Since the aftermath of the August 4, 2020 port blast that saw the resignation of the interim cabinet of former Prime Minister Hassan Diab one week later, France and America have sought to extend their hand into the new government formation, with the Americans joining in on the pressure to restore a western-friendly administration amidst both powers’ declining influence in the country.
The main concern of the Lebanese cabinet to them has been not just in its relationship with Hezbollah, but in the impending threat of an economic orientation eastward, which, represented by the previous Diab administration, would have signaled a waning of the US and French economic stronghold on the country.
According to Beirut-based journalist Mohammad Kleit, the appointment of Mikati to Prime Minister assures the United States that “Lebanon would not be a starting point to rebuild Syria, at least not unsupervised by the Americans and definitely not in favor of the Chinese.”
Kleit adds that France will “benefit a lot” from the new Prime Minister “since he’s close to them and has supported the election of Mostafa Adeeb previously for PM, who was also close to Macron.” He added that the economic proximity between Mikati and France would facilitate French investments as well.
Mikati stated at an addressal at the Baabda palace in June that he intends to “form a government based on the French initiative,” referring to a commitment to a purely technocratic government over a technocratic-political one.
The new 24-person cabinet is composed of bankers and technocrats, many professionally trained or educated in the West or enmeshed in international financial institutions and liberal internationalist organizations.
France is also tied between wanting to maintain its relationship with the Lebanese presidency and civil institutions while backing a hardline stance against Hezbollah, the political ally of Lebanese President Aoun. This played itself out in France’s distinction between Hezbollah’s military wing, which it has been compliant in its designation of such as a “terrorist organization,” and its political wing.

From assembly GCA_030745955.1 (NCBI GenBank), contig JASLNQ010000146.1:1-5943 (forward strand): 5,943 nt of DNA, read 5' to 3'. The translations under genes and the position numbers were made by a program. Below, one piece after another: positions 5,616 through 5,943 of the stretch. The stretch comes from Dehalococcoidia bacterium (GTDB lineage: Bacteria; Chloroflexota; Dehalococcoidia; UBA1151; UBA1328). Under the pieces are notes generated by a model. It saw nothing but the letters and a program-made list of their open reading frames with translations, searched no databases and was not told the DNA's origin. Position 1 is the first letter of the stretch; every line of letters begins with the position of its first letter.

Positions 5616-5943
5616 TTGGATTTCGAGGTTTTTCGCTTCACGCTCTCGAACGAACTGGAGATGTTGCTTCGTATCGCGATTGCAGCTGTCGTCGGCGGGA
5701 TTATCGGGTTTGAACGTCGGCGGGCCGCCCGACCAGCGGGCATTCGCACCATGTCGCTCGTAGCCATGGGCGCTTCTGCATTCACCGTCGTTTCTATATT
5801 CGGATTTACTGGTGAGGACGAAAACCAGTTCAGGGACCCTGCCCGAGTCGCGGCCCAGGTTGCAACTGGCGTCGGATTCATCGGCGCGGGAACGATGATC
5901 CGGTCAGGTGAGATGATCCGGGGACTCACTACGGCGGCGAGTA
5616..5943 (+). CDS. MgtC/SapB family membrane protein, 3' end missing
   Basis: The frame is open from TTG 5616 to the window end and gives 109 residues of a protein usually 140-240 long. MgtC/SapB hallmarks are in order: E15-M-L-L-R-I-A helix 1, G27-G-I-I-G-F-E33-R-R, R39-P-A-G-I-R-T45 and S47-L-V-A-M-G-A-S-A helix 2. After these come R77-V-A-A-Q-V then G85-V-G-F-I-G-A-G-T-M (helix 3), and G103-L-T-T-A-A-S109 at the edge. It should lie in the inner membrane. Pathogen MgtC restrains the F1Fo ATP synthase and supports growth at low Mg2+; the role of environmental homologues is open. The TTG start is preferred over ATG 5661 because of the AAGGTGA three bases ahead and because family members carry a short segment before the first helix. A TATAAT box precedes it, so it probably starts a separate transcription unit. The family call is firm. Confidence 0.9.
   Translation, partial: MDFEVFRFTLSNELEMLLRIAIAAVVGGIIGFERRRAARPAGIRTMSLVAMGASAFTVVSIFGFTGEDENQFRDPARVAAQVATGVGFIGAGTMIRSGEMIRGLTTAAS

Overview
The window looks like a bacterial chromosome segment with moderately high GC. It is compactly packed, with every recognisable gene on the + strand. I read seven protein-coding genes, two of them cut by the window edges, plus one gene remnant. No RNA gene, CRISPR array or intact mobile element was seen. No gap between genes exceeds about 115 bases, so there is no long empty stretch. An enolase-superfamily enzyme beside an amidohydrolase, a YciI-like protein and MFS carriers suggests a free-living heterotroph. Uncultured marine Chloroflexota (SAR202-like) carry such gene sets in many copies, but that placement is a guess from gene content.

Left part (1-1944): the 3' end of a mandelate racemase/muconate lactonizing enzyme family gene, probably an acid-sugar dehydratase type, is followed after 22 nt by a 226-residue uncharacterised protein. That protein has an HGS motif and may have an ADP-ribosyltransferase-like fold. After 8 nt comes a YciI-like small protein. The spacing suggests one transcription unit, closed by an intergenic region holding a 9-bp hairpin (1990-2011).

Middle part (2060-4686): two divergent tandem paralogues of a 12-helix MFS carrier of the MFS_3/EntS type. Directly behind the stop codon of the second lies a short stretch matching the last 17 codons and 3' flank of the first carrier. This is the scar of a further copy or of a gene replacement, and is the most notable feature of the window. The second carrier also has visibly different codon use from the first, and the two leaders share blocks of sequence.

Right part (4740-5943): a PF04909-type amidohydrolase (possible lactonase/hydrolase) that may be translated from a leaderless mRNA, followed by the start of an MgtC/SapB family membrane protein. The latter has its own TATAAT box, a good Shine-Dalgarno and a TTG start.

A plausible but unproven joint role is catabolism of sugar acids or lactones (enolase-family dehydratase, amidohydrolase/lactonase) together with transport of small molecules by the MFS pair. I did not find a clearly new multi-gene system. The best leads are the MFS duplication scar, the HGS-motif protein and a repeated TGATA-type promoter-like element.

Two of the picks by Hezbollah and Amal in the new ministry - Public Works and Transport Minister Ali Hamieh and Abbas Haj Hassan of the Agricultural Ministry - also have French citizenship and have worked and studied in France.
Youssef Khalil, a known participant in the financial engineering of 2016 and former director of Financial Operations of the Central Bank during that time, was appointed to Finance Ministry. President Aoun’s Free Patriotic Movement, who had objected to this nomination for purely partisan reasons, has been in a bind with both the previous PM Hariri and Speaker of the Parliament for more representation in the government’s ministries, especially amidst Gibran Bassil’s aspirations to the future presidency.
Kleit added that Khalil, who signed a contract with the New York financial audit with Alverez and Marsal last Friday, is a convenient pick for Berri to continue protecting his record of corruption.
Likewise, the interior ministry, given to Hariri appointee Bassam Mawlawi, was a convenient cover-up pick for elites of the Future party, a March-14 aligned party headed by Hariri.
Though Mikati was referred to as ‘a Hezbollah-backed billionaire”, in one Zionist daily, he and his cabinet are far from being a Hezbollah hand-pick. Hezbollah has repeatedly opposed the IMF austerity measures technocrats and tycoons like Mikati are stewards of, such as regressive taxes or strict conditionalities for aid. Furthermore, Mikati said that Hezbollah’s siege-breaking fuel imports were a “violation” of Lebanese sovereignty, and there is little question that the West sees Mikati as a pick still economically as well as politically aligned with them.